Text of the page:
The Town House School was built in 1900 at 135 North Street Kennebunkport, Maine. It served the children of the Town House Corners area of Kennebunkport and North Kennebunkport (Arundel) until 1951. In 1955, The Kennebunkport Historical Society purchased the building from the Town of Kennebunkport for $1,500. The Town House School was the Society headquarters until 1996 when the administration offices were moved next door to the newly constructed Pasco Center. From 1996 through August of 2015, Kennebunkport’s historical archive and artifact collection remained in the vault at the Town House School History Center. For most of those 19 years the History Center was open to the public for research two mornings a week.
At a special meeting on May 28, 2015 the Kennebunkport Historical Society voted to tear down the old school house, saying
“After months of work by a special committee appointed by its board of directors, the Kennebunkport Historical Society has voted to tear down the Town House School citing extensive decay, structural damage, and prohibitive costs involved in rebuilding and maintaining the building.”
The Community responded. Friends of Town House School, an independent nonprofit organization of concerned citizens and Kennebunkport Historical Society members was formed to save the Town House School.
Join us in our efforts to rehabilitate the Town House School as a historic venue and community gathering place.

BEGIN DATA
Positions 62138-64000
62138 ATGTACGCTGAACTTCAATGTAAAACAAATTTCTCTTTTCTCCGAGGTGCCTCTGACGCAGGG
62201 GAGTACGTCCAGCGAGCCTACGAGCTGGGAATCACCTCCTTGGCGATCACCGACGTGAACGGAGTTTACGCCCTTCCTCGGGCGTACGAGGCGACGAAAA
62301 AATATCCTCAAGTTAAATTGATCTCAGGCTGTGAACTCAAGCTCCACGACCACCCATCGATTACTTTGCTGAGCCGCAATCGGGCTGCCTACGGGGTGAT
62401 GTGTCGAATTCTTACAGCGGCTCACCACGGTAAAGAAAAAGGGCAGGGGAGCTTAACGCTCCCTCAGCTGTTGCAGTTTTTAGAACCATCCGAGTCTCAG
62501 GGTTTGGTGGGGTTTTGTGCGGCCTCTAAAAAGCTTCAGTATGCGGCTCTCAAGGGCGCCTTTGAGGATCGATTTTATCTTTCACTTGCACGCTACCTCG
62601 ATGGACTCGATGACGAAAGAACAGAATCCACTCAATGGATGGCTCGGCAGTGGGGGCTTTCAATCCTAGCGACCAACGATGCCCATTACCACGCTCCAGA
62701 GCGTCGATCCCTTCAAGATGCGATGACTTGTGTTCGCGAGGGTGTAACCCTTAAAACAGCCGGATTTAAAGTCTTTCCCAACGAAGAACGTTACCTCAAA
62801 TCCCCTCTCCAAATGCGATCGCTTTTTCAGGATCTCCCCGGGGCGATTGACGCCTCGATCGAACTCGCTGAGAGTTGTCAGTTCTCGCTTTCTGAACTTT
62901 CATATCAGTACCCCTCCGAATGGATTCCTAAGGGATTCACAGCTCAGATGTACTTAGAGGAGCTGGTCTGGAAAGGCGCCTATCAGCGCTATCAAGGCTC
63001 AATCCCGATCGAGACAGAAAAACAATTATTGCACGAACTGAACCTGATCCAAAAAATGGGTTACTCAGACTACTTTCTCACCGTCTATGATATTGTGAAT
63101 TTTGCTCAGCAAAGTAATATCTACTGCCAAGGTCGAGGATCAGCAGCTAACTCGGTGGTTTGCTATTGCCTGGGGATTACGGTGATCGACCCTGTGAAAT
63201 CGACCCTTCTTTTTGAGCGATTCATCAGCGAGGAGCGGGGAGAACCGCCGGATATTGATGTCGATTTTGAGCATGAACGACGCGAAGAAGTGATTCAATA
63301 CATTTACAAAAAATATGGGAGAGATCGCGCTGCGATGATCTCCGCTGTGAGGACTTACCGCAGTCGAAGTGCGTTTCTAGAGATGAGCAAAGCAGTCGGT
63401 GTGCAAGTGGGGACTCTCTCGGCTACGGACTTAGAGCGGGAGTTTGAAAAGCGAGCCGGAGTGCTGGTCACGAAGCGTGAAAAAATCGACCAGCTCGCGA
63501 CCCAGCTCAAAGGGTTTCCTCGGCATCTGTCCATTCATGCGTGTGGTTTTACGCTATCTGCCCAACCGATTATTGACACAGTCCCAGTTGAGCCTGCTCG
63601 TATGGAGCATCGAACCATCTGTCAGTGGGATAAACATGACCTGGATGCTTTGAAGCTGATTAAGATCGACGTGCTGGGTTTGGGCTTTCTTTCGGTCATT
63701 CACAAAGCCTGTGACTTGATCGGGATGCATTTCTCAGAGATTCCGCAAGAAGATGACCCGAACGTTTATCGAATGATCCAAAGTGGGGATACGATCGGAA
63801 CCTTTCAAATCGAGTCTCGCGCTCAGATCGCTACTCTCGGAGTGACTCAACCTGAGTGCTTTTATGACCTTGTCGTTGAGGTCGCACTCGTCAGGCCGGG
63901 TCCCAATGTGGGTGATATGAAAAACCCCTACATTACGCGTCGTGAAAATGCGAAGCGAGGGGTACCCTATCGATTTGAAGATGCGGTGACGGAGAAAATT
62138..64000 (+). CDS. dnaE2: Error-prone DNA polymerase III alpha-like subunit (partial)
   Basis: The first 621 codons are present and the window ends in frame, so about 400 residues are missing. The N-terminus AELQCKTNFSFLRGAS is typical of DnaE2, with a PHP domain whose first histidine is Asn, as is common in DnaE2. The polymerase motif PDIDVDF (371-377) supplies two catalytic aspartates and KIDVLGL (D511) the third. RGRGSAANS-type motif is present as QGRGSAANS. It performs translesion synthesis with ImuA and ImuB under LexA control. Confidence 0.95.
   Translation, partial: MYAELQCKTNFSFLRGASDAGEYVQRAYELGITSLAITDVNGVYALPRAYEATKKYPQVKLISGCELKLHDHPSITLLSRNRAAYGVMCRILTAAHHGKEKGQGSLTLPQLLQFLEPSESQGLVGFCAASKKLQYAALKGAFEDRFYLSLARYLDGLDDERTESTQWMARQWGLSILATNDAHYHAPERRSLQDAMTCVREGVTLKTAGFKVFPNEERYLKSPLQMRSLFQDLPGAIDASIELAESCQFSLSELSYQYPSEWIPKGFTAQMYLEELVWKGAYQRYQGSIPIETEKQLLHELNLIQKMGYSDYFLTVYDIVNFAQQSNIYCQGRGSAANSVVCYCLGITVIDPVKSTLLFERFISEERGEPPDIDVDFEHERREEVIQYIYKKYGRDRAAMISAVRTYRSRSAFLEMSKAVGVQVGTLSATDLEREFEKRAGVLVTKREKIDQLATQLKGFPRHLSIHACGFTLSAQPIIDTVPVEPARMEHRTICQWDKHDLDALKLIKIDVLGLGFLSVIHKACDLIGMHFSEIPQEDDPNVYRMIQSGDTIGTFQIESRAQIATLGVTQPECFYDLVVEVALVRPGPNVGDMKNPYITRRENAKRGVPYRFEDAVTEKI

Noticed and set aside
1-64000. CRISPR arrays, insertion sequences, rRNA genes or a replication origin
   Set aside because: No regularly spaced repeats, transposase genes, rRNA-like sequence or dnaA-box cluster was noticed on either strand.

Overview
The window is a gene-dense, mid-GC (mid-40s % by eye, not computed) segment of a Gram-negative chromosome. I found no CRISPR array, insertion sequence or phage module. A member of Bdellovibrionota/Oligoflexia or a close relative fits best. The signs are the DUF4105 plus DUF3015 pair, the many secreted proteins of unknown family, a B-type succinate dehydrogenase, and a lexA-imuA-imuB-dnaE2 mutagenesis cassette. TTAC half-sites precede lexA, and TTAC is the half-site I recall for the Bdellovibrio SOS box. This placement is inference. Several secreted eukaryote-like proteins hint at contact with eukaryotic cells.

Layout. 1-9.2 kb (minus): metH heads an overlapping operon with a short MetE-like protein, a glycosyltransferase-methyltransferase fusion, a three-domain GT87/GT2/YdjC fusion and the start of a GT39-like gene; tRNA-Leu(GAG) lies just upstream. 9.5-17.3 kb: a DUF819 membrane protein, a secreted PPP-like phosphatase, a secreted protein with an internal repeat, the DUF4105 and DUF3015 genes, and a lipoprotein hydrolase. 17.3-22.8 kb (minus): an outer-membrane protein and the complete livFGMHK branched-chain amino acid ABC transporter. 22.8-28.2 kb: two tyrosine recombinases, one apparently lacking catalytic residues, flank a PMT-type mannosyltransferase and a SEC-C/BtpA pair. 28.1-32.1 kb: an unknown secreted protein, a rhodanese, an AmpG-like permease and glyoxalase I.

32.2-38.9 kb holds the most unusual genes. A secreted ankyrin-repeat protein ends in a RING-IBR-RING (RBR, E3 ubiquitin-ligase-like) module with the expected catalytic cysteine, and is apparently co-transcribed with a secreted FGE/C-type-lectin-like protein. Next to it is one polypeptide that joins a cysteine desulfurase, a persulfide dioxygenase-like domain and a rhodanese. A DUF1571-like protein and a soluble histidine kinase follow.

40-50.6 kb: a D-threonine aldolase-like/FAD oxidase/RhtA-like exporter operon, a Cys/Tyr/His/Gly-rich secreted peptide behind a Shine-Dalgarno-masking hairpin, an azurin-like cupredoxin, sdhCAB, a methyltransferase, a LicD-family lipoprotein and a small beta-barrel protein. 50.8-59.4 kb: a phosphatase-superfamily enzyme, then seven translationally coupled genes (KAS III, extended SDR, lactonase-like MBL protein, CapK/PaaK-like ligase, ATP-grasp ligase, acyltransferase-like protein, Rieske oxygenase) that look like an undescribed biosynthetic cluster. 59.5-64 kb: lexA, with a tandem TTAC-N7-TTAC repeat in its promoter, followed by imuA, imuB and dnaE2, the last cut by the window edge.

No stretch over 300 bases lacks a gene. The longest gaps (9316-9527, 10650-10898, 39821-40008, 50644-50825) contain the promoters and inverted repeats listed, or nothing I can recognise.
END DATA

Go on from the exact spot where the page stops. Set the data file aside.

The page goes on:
In the wee hours of May 3, 1903 the town fire alarm startled the people of Kennebunk awake. The immense shoe factory at the Mousam River bridge was ablaze. James Day, the night watchman, had extinguished a small shaft machinery fire at the factory around midnight but shortly after 2 am he and Officer George Wentworth were eating their lunch in the boiler room when they heard a crackling sound coming from the same part of the building. This time the flames were out of control. The fire alarm was sounded at once. The Kennebunk fire company was unable to stop the fire and companies from West Kennebunk and Biddeford were called. Portland eventually sent their steamer by rail but it did not arrive in time to help get the fire was under control. The town of Kennebunk had no insurance on the factory building and the electric light plant, which were valued at $35,000. Rice & Hutchins, the former tenants of the building, had shut off the water to save money. The town authorities who had taken over responsibility for the factory had not yet had it turned back on. Had the water been on the fire could have been isolated to the factory but as it was the flames spread and eventually destroyed many buildings at that intersection. The fire had consumed the largest employer in town and the light plant along with other businesses listed below the photo. No lives were lost but the impact on the economy of Kennebunk was significant. Byron J. Whitcomb, a photographer who had recently set up shop in Kennebunk, was at the scene of the fire and artfully captured the devastation with his camera. The drama of those photographs would ensure his reputation in Kennebunk as a gifted photographer. He also offered portraits of a cat that had miraculously survived the blaze who became a symbol of hope for the future of Kennebunk. Sales of the views were brisk.